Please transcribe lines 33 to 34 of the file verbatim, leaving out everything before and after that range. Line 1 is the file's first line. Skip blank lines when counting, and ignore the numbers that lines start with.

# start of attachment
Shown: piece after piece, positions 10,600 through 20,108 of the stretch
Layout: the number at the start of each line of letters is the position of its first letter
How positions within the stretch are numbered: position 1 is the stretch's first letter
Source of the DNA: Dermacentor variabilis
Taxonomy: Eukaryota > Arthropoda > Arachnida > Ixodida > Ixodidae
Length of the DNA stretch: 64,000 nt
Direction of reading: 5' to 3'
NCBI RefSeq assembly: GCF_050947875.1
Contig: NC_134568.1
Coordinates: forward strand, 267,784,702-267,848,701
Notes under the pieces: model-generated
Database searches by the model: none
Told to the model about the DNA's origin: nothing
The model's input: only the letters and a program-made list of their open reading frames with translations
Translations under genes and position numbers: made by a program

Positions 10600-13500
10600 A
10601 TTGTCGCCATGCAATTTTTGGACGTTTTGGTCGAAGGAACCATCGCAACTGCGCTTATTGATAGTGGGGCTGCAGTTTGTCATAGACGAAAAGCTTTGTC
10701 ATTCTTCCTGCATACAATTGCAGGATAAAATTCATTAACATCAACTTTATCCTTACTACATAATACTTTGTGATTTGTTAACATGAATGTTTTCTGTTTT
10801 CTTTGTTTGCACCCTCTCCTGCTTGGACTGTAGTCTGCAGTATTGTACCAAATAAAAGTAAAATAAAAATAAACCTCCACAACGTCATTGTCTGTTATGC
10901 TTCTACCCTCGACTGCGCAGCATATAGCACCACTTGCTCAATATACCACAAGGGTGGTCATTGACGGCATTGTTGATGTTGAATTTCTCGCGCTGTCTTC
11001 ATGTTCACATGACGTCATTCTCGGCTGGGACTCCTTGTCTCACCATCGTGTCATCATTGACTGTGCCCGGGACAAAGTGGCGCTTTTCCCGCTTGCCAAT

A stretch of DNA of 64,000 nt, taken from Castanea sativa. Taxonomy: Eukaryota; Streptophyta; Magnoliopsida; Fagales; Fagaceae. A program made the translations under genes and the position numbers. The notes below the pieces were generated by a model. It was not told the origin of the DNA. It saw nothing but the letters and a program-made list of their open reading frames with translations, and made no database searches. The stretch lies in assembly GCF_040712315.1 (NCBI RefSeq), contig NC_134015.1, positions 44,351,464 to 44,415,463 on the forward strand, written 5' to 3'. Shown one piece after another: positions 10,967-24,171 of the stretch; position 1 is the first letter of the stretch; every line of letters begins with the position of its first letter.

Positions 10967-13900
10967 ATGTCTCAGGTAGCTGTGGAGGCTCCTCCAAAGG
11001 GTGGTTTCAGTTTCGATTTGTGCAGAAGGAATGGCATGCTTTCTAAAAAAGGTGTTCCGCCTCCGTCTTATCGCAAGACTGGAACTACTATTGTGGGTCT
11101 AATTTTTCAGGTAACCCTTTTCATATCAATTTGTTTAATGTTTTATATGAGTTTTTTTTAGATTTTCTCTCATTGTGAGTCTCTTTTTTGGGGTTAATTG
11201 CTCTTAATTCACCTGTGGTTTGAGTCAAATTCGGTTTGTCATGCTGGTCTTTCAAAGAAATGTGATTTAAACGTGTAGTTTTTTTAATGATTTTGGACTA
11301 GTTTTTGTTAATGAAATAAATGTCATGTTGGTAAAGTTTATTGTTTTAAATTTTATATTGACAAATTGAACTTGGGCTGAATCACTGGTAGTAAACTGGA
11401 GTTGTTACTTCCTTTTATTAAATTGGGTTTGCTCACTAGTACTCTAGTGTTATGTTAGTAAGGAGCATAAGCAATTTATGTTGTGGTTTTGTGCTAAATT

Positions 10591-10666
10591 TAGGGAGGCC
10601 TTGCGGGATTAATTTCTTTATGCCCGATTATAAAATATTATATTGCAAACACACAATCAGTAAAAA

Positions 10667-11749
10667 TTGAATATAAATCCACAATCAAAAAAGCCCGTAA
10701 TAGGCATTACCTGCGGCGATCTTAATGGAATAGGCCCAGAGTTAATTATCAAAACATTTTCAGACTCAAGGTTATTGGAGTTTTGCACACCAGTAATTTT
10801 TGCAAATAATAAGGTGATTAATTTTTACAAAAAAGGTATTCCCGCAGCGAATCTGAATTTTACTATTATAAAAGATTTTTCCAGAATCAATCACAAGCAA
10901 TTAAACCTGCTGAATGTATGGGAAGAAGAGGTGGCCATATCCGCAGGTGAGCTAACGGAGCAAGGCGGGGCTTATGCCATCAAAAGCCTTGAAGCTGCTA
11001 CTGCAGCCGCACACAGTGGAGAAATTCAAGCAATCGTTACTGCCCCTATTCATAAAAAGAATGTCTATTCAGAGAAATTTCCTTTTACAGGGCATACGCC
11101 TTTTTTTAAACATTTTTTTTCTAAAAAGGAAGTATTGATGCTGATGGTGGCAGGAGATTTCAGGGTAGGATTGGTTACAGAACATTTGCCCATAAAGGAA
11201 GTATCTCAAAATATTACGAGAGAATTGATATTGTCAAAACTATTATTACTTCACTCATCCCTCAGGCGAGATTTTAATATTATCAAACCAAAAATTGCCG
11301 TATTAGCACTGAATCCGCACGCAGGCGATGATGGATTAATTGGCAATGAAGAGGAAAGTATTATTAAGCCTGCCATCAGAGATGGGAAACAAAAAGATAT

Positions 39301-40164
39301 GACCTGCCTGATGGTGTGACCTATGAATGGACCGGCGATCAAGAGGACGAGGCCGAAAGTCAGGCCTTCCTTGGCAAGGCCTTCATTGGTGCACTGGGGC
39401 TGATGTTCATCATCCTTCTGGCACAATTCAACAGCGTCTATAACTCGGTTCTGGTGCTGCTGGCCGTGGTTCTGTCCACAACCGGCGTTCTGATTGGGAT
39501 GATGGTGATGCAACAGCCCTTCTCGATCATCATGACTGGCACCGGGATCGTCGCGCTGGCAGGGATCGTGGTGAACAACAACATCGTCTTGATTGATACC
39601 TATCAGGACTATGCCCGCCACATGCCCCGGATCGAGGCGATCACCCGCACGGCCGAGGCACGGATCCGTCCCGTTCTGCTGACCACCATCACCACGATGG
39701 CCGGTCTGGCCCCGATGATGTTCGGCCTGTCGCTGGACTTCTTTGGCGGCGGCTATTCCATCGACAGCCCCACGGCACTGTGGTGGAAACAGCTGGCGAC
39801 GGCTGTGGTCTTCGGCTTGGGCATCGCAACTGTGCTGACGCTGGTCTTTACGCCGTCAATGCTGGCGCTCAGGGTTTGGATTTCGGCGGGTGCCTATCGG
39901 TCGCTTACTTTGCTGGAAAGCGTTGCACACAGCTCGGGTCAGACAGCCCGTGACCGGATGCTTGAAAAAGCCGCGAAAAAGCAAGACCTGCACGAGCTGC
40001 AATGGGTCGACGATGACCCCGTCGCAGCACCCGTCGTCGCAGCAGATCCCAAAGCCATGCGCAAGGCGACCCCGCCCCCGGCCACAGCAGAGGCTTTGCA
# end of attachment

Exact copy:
10601 TTGCGGGATTAATTTCTTTATGCCCGATTATAAAATATTATATTGCAAACACACAATCAGTAAAAA

Positions 10667-11749